But GSA officials, saying the method has shown success, push for wider adoption.
Perhaps the most successful federal example of a reverse auction came in 2000, when the Defense Finance and Accounting Service (DFAS) needed 6,200 computers and a few hundred more laptop PCs and printers.
The General Services Administration opened the acquisition to a reverse auction, in which companies try to underbid one another to get the contract. At the end of the process, DFAS had bought its desktop computers, 200 laptop PCs and nearly 1,000 printers at a savings estimated at more than $2.2 million compared with what it likely would have spent under more conventional procurement terms, said David Drabkin, acting assistant commissioner for acquisition at GSA’s Federal Technology Service.
Indeed, the DFAS case seemed to open the door for widespread reverse auctions, Drabkin said. “Reverse auctions were de rigueur for government contracting,” he added. “Everybody was getting involved.”
States got into the act, too. Pennsylvania conducted reverse auctions through Ariba’s FreeMarkets.com to buy coal to heat state office buildings and aluminum to manufacture license plates.
Then the technology bubble burst, and reverse auctions rapidly declined. Now, federal agencies don’t use the procurement tool to the degree that they could, Drabkin said. But that attitude might be changing.
Part of the problem is that some agency officials apparently believe reverse auctions aren’t allowed, Drabkin said. However, “there is no prohibition currently in the [Federal Acquisition Regulation] or in any statute to using reverse auctioning as a tool in government procurement,” he said. “In fact, when you look at the FAR Part 1 we wrote in 1993, [there is] some very helpful language that says if it’s not prohibited, it’s permitted.”
To boost federal agencies’ use of reverse auctions, GSA recently signed a five-year contract with online marketplace FedBid to provide such services.
Reverse auctions work only for some commodity buys, Drabkin said. The approach doesn’t work well for integrated solutions. “It does work very well with off-the-shelf types of purchases, items that can be characterized and quantified,” he said.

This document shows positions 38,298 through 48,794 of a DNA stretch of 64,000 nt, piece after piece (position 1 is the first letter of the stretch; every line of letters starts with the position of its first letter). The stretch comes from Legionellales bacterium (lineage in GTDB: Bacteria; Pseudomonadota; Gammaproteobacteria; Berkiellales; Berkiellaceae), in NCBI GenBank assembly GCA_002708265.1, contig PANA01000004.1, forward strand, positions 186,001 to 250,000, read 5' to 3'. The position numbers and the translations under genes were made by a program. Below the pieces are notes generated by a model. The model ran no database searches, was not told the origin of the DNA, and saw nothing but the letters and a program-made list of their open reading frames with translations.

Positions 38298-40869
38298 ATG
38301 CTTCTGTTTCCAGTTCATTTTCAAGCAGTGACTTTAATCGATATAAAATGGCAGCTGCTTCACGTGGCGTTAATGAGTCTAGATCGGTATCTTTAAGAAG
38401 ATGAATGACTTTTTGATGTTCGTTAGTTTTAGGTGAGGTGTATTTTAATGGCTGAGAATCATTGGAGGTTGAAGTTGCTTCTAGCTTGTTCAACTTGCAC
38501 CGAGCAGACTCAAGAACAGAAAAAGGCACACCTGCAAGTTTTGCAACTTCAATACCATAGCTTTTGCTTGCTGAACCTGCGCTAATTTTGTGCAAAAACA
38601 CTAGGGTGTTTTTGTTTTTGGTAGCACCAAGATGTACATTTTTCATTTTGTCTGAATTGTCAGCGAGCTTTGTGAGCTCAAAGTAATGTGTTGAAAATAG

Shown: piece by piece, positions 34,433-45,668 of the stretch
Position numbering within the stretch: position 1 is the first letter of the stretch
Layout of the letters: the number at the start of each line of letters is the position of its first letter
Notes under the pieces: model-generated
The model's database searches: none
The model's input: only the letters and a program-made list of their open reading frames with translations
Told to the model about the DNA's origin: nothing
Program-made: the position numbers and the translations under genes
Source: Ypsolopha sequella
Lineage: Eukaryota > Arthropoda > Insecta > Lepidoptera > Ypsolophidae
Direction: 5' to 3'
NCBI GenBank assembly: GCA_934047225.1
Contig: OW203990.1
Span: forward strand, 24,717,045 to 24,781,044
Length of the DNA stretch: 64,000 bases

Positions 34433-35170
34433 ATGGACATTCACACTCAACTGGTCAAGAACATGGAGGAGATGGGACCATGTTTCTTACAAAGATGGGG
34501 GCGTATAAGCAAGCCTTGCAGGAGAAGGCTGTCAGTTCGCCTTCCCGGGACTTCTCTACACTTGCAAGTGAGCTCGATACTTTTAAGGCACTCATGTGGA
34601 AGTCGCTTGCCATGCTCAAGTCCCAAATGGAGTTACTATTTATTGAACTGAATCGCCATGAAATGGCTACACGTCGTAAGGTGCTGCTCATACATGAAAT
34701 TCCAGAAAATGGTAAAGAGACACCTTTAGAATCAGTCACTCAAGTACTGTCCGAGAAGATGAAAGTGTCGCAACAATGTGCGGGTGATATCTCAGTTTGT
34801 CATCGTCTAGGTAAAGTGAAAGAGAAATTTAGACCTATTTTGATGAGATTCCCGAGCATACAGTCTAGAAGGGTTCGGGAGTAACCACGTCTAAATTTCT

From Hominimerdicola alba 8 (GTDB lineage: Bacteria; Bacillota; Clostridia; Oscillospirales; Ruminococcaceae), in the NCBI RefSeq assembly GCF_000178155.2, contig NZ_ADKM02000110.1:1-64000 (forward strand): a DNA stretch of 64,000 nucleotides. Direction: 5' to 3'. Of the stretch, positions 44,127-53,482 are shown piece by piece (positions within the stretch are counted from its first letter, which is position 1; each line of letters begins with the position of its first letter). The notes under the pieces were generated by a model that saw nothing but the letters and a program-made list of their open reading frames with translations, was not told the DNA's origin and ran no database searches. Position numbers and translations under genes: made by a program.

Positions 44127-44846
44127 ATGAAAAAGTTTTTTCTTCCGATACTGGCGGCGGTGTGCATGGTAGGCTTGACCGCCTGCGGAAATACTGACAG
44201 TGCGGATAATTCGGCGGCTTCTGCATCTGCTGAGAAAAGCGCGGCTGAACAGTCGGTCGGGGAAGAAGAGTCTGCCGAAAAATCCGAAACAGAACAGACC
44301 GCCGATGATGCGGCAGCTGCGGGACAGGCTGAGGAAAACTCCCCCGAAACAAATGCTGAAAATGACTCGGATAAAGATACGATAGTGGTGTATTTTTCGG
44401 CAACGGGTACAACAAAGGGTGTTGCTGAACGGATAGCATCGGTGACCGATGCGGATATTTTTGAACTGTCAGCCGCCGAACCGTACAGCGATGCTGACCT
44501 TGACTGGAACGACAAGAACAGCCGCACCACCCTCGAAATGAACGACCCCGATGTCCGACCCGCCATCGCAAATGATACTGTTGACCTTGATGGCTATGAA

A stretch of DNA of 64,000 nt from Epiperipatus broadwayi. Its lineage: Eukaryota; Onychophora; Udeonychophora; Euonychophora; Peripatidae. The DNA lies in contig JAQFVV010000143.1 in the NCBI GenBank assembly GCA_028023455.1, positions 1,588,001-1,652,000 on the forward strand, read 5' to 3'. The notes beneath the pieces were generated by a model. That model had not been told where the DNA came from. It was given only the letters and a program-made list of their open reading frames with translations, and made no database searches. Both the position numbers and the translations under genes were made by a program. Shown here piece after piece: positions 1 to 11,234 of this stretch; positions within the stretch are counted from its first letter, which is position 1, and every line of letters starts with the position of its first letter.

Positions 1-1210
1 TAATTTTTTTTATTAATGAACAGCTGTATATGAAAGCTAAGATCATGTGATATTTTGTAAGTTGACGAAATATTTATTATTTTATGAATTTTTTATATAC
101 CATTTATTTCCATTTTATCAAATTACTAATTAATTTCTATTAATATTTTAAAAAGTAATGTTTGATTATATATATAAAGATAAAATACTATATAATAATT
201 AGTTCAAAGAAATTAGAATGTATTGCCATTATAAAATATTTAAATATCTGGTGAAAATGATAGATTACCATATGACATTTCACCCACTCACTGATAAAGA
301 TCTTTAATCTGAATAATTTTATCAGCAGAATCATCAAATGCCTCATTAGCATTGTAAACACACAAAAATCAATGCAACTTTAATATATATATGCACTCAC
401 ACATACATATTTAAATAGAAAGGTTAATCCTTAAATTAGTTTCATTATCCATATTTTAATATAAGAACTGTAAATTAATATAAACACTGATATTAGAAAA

Such purchases include computers, peripheral devices, laptop PCs and other products that some agencies order by the truckload, including lower-tech supplies.
Brendan Walsh, FedBid’s co-founder and vice president, said the company’s first year of operation — 2002 — was weak because the technology bubble had just burst.
Now he sees new, more focused light at the end of the tunnel. Since then, the company has facilitated more than 17,000 online reverse auctions for a variety of federal agencies.
Typical buys are worth $2,500 to $100,000, with FedBid receiving a maximum 3 percent fee. Walsh is in the process of expanding the company’s offices to accommodate the growth. He identified the other major factor limiting agencies’ use of reverse auctions: vendors’ reluctance to participate.
“We’ve heard from a few sellers who don’t like to compete,” he said. “Typically, they see themselves losing some contractual or other advantage they may have over their competitors.”
When conducted correctly, reverse auctions can be efficient and quick, said Max Peterson, who has participated in many reverse auctions as vice president of federal sales at CDW Government. But he sees no strong benefits for giant IT suppliers like CDW-G.
In fact, by focusing solely on the best price, the buyer might not get everything he or she expects, such as brand-name products, prompt delivery and compatibility with existing technology, he said.
“CDW sells $6.3 billion worth of [information technology] equipment — that’s an awful lot of leverage when it comes to volume and prices,” Peterson said. “So we scratch our heads when somebody else comes in with a much, much lower bid. That’s when we wonder, is the buyer getting an apples-to-apples comparison?”
Hubler is a freelance writer based in Northern Virginia.
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